Joseph Eggleston Johnston was born at Farmville in Prince Edward County, Virginia, and was graduated from the U.S. Military Academy, in 1829. Like many other Civil War military figures, Johnston saw action in the Black Hawk War, the Seminole Wars and the Mexican War. He left the service for a number of years and worked as a civil engineer.
Johnston later rejoined the U.S. Army, but resigned in 1861, when appointed a brigadier-general in the Confederate Army; he moved his soldiers rapidly from Harper~ez_rsquo~s Ferry to assist P.G.T. Beauregard at First Bull Run in July 1861. Johnston was given command of the Army of Northern Virginia and faced the forces of George B. McClellan during the Peninsular Campaign in the spring of 1862. He was wounded at Fair Oaks and replaced by Robert E. Lee.
After recuperating, Johnston was sent westward in 1863, to relieve Vicksburg; his effort was a failure due in part to a lack of soldiers and conflicting orders. Johnston was given command of the Army of Tennessee in late 1863, and he did an excellent job of training his disorganized force. However, Jefferson Davis was displeased by Johnson~ez_rsquo~s lack of initiative and replaced him with John B. Hood, in July 1864.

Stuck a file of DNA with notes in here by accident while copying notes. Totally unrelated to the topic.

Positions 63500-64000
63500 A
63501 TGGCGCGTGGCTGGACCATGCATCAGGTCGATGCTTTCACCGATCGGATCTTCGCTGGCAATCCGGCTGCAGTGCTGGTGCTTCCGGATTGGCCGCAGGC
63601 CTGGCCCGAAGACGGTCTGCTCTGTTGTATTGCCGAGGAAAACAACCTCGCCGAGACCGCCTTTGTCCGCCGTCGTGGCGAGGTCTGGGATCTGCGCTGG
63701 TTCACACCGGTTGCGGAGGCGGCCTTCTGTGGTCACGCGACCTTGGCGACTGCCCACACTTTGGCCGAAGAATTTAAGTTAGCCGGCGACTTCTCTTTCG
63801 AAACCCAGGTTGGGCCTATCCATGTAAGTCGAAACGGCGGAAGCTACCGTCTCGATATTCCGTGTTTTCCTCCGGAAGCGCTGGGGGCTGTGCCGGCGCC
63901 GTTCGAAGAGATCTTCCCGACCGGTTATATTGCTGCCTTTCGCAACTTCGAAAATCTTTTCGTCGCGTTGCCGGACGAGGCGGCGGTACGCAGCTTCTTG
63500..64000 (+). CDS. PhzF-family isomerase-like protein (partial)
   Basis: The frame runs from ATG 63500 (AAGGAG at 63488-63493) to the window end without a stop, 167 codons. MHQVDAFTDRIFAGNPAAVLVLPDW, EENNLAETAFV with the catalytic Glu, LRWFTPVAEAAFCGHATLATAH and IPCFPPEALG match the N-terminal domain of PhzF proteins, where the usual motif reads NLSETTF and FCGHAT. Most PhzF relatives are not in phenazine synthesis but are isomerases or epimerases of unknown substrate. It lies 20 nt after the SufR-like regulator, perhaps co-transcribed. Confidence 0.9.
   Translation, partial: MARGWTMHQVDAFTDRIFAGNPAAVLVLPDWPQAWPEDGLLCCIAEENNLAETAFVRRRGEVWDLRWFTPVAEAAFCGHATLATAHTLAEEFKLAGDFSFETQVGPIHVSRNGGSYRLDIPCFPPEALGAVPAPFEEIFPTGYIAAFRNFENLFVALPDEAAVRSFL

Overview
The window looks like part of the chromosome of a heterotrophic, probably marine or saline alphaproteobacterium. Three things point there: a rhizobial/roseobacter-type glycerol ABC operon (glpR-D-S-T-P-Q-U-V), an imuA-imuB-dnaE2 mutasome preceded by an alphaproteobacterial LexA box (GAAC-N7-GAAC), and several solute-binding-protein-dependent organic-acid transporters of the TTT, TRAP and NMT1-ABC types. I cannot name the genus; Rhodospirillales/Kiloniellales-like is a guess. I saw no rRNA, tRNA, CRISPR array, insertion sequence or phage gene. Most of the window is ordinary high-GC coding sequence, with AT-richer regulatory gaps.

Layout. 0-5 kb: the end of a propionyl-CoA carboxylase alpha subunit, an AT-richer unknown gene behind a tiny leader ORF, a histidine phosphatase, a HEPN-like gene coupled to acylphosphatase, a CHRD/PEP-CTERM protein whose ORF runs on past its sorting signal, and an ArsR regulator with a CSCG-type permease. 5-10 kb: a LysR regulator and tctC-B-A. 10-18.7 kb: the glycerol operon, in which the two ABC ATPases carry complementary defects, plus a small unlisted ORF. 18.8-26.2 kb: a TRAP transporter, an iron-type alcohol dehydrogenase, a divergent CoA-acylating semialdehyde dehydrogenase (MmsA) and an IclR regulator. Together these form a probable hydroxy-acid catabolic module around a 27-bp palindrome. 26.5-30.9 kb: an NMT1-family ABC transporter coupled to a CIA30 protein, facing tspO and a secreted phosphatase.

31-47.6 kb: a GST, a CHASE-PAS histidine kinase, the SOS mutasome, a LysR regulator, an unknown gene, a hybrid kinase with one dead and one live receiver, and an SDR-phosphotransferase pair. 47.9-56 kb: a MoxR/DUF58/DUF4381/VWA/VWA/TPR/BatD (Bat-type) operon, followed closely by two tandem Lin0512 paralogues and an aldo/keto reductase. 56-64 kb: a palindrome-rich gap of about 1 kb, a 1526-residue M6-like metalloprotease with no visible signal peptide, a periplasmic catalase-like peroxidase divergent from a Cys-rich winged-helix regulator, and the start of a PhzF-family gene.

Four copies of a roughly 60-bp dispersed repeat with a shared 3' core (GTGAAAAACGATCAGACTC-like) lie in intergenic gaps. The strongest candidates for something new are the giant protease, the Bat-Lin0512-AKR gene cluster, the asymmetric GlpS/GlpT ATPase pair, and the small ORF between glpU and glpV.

Johnston was restored by Lee to a command in North Carolina in early 1865; shortly thereafter, he assumed command in Georgia where his efforts against the forces of William T. Sherman were described as ~ez_ldquo~strategic retreat.~ez_rdquo~ After learning of the surrender at Appomattox, Johnston surrendered his army on April 26, 1865, despite orders to the contrary from Jefferson Davis.
In later life, Johnston worked in the insurance business and served a single term as a Congressman from Virginia from 1879 to 1881. He later was appointed a federal commissioner of railroads by Grover Cleveland.
Johnston was a truly talented defensive military leader, but lacked the daring and innovation to become an offensive threat. The tension between Johnston and Jefferson Davis did little to further the Confederate cause.
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Despite being pushed out of Atlanta in September 1864, the forces of John Hood remained in the field, attacking the rail links supplying the Union. H...
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